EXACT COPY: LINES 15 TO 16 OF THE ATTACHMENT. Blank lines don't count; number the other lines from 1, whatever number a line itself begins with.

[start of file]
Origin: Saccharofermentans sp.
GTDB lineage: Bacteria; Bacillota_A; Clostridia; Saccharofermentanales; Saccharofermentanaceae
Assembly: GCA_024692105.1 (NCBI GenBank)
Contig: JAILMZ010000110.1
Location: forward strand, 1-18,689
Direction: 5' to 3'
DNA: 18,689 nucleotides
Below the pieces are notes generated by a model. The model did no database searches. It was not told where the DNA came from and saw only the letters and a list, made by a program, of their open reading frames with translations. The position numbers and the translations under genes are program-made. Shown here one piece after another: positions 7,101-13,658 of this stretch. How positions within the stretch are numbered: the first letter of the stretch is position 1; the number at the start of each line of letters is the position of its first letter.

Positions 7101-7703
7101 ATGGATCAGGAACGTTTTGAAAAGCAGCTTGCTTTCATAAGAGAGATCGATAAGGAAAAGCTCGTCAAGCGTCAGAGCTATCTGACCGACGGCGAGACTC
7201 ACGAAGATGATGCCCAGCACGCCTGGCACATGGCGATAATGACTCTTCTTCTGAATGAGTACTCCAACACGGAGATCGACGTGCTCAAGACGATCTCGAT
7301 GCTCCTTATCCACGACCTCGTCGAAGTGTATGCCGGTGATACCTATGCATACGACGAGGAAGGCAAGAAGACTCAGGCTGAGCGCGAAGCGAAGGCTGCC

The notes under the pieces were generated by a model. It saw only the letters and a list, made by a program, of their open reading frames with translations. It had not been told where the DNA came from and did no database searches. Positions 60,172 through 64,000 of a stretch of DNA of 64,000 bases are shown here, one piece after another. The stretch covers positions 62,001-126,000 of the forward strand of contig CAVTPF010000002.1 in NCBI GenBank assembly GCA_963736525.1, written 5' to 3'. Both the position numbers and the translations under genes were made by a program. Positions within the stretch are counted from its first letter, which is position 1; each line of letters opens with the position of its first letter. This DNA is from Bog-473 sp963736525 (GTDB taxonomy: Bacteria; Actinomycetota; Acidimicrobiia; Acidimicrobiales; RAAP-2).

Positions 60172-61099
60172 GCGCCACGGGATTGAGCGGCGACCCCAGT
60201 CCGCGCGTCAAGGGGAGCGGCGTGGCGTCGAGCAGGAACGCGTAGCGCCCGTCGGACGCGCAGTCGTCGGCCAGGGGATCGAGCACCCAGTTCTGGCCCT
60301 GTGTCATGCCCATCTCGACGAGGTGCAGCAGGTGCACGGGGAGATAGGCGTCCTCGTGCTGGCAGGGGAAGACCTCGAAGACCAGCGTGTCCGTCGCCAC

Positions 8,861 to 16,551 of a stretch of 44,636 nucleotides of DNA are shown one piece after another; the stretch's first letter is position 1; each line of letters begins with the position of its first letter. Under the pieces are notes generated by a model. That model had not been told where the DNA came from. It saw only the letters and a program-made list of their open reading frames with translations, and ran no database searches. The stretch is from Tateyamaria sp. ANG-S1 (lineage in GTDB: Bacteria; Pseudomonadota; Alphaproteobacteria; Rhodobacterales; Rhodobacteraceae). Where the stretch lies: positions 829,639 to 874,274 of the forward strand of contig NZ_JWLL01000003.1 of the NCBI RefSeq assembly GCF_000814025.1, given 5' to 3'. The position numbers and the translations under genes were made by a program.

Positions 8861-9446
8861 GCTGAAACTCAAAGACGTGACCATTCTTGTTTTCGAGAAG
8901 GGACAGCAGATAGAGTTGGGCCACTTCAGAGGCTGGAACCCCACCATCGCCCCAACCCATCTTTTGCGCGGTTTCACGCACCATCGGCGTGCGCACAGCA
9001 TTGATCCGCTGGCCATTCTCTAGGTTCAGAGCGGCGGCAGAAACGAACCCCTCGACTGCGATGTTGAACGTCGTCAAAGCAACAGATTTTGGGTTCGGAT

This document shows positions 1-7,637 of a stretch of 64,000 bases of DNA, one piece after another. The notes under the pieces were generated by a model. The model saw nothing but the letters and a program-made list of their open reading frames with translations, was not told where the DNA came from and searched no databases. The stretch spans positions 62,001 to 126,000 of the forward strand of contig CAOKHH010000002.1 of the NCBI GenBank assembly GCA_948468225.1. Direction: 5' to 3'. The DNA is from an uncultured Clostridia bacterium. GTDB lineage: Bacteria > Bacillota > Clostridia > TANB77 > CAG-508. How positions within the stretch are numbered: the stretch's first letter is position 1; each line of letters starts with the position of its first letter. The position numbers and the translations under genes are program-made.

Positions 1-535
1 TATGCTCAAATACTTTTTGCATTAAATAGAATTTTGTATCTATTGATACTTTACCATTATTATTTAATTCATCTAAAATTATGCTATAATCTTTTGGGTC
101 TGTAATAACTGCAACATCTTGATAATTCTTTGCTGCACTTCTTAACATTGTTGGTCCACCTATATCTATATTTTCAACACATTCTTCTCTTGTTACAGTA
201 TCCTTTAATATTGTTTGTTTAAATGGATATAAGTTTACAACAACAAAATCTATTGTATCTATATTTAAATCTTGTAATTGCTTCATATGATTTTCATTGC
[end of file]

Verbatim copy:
60172 GCGCCACGGGATTGAGCGGCGACCCCAGT
60201 CCGCGCGTCAAGGGGAGCGGCGTGGCGTCGAGCAGGAACGCGTAGCGCCCGTCGGACGCGCAGTCGTCGGCCAGGGGATCGAGCACCCAGTTCTGGCCCT